June 04, 2006 PTI
NEW DELHI: With complaints of ill-treatment of Indian workers in Gulf countries on the rise, Government has decided to launch a crackdown on illegal recruitment and regulate emigration by making the laws stringent.
The Ministry of Overseas Indian Affairs (MOIA) has decided to amend the 1983 Emigration Act to make punishment for illegal recruitment harsher by raising the minimum imprisonment to five years from the present six months.
The amount of fine will also be increased manifold from present Rs 1,000 to Rs 25,000.
The decision comes in the wake of two incidents of violence recently in Dubai involving expatriates, including Indians, who were not paid the promised wages.
By amending the Act, the ministry intends to make recruiting agents answerable and ensure proper screening of employment of each worker, Minister for Overseas Indian Affairs Vayalar Ravi said in an interview.
The aim is to ensure registration of recruiting agents and make them responsible for every recruitment and well-being of each person sent abroad for work.
"The recruiting agents will have to be answerable. They will be asked to present reports to the MOIA every year," Ravi said. This would form basis for renewal of their licenses.
To ensure proper implementation of the proposal, cooperation of state governments will be essential, he said.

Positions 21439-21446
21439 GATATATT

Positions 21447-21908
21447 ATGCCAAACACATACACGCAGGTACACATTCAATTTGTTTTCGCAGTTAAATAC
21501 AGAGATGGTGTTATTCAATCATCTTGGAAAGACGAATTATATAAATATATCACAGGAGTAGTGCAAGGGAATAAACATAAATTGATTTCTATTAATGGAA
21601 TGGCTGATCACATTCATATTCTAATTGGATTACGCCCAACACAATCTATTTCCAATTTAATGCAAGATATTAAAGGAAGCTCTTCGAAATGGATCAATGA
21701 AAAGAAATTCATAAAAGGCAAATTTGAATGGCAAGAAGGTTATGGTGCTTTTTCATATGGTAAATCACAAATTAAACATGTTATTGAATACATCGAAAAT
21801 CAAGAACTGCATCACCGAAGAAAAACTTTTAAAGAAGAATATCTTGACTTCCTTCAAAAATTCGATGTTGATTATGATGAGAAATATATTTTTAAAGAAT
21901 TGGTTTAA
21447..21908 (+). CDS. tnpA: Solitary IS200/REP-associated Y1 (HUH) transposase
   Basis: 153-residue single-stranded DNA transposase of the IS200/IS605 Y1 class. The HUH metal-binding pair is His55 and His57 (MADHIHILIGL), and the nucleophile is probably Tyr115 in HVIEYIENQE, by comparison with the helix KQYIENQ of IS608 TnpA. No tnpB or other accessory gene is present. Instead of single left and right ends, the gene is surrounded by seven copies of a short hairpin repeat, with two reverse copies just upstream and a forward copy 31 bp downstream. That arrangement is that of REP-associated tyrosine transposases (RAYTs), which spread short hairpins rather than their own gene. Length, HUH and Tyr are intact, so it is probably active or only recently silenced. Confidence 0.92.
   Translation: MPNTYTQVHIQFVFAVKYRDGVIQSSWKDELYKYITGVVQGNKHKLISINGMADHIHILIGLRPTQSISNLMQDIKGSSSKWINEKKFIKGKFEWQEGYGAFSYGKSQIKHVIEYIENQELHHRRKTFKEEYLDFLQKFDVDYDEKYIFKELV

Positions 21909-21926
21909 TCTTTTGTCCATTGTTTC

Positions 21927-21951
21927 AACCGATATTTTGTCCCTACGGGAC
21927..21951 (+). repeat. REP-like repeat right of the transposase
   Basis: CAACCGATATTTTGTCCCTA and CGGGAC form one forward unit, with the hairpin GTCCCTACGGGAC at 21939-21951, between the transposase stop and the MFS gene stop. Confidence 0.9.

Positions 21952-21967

The Emigration Act provides for a regulatory framework in respect of emigration of Indian workers for overseas employment on contractual basis and seeks to safeguard their interests and ensure their welfare.
The Act makes it mandatory for registration of all recruiting agents with the Protector General of Emigrants, Ministry of Overseas Indian Affairs, before they conduct the business of recruitment for overseas employment.
Among other measures, the Overseas Ministry is going to make it compulsory that contracts and demand notes of all workers be attested by Indian Missions there before their travel permission is cleared.
In case of women going to various countries as domestic help, the Ministry intends to ensure that their database is maintained and they are able to be in touch with the Indian Missions at least once a week to convey their well-being.
Ravi, who assumed charge of the ministry five months ago, said these steps have been decided as a number of cases have come to light where the recruiting agents cheated the workers, virtually rendering them "bonded labourers" in alien land.
"This issue is being addressed on priority basis," he said.
Lakhs of Indians go to Gulf countries every year for job and there have been thousands of cases where the workers are not paid salaries as promised at the time of recruitment.
In several instances, the workers are not paid wages at all, a fact which got highlighted recently when migrant workers resorted to violent agitation in Dubai.
Ravi, who undertook a visit to Gulf countries recently, said the governments of United Arab Emirates (UAE) and Bahrain had promised help to check exploitation of the Indian workers.